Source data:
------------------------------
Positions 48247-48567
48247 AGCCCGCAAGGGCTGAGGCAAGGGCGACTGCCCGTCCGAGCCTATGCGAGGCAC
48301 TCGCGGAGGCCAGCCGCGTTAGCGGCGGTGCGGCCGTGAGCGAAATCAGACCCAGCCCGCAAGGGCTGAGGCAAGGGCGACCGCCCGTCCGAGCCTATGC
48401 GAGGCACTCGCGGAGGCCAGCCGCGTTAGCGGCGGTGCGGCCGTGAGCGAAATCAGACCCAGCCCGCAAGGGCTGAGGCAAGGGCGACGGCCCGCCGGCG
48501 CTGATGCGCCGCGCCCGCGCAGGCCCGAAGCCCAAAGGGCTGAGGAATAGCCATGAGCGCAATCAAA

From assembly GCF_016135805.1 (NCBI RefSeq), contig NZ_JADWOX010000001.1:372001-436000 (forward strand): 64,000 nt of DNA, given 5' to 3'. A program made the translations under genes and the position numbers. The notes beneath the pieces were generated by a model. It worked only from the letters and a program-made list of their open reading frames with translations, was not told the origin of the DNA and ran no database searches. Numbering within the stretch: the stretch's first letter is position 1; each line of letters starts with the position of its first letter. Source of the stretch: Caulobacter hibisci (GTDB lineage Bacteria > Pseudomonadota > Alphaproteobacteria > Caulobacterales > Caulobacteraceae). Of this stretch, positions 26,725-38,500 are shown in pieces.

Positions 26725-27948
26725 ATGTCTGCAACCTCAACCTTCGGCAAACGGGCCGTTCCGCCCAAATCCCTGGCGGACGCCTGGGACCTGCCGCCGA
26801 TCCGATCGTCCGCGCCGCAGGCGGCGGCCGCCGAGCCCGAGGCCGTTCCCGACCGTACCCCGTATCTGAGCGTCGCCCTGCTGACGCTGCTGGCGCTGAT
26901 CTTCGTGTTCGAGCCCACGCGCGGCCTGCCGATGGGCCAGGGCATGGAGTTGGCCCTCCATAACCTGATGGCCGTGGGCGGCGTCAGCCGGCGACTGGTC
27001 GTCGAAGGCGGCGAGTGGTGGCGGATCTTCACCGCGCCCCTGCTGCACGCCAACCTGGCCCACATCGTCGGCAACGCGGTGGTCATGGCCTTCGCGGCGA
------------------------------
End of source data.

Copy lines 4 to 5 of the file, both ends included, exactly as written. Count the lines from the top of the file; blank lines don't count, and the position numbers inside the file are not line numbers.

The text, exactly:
48401 GAGGCACTCGCGGAGGCCAGCCGCGTTAGCGGCGGTGCGGCCGTGAGCGAAATCAGACCCAGCCCGCAAGGGCTGAGGCAAGGGCGACGGCCCGCCGGCG
48501 CTGATGCGCCGCGCCCGCGCAGGCCCGAAGCCCAAAGGGCTGAGGAATAGCCATGAGCGCAATCAAA